Take the film, Castaway featuring Tom Hanks. He’s stuck on an island, alone, for four years. Writing a story featuring one character is an excellent exercise in character development. When writing a story like this, here are two things to remember, but this holds true for any type of story you tackle.

1. Your reader needs to care about your character

You must give the character a reason for the reader to care about what they do or what happens to them. As in a fully populated story, your main character doesn’t have to be “good” for the reader to care about them. Villains are just as interesting as heroes.

2. Have a conflict

Conflict kickstarts the story plot. Without conflict or a problem to solve, there’s no plot and no story. How your protagonist reacts to the conflict helps the reader to guess what they’ll do or not do next.

Here’s a tip I use to cast my stories:

I like to clip photos of different people and use them as my casting catalog when developing a story. I can always look at their faces and consider how they’ll look or what other characters think of them. If your casting doesn’t seem to be working, you can always re-cast a character.

Have fun. You’re the Director.


Some Book by Will Zeilinger and Janet Elizabeth Lynn

DESERT ICE

Buy now!
DESERT ICE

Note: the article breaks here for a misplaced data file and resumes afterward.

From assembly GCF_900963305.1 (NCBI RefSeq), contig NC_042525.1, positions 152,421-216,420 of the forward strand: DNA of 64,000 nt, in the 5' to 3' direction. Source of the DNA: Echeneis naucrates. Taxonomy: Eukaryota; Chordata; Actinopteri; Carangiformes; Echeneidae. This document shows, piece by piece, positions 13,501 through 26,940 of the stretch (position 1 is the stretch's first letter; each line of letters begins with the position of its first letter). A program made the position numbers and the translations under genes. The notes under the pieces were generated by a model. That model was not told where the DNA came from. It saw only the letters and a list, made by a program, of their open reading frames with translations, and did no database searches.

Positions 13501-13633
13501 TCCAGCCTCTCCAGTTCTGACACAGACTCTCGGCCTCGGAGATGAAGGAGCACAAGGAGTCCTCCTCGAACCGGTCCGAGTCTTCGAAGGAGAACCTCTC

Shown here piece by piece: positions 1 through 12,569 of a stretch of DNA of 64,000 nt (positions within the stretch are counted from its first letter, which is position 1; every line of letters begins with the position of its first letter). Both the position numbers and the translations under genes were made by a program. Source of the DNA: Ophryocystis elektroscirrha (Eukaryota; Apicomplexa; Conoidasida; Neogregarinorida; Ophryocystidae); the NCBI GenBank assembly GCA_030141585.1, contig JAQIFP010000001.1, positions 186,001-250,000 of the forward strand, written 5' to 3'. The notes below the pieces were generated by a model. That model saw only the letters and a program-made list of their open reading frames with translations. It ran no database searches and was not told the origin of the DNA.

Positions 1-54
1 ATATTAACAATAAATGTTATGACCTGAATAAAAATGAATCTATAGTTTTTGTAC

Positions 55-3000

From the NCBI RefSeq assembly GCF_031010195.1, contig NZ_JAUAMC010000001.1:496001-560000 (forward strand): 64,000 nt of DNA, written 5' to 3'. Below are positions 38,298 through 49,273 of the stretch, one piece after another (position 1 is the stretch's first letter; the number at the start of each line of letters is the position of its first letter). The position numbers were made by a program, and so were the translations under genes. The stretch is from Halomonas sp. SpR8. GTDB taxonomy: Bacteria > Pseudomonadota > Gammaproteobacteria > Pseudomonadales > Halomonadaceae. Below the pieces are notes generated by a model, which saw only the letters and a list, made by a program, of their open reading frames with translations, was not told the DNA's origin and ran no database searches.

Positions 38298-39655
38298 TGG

GAME TOWN

Buy now!
GAME TOWN

STRANGE MARKINGS

Buy now!
STRANGE MARKINGS

SLICK DEAL

Buy now!
SLICK DEAL

SLIVERS OF GLASS

Buy now!
SLIVERS OF GLASS

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Starting a Novel Series with a Partner: The Planning by E. J. Williams

October 3, 2021 by in category Partners in Crime by Janet Elizabeth Lynn & Will Zeilinger, Starting a Novel Series with a Partner by E. J. Williams tagged as , , ,

My husband, Will Zeilinger, and I co-write the thrillers of INTERNATIONAL MYSTERY SERIES, as E. J. Williams. Our tales transport the reader from 1962 Southern California to various international locales. In the first new book of the series, STONE PUB, we find ourselves in County Cork, Ireland.

Planning the series, then planning the individual novel in the series takes a great deal of time. It is so easy to get stuck on one idea and not move ahead. The two of us had MANY ideas we threw around.

So, we implemented deadlines—not just for writing (which needs to happen) but at the planning stage … making decisions.

For example, “By the next meeting follow, we will decide on:” 

1) Romantic scene, when, where, and with who.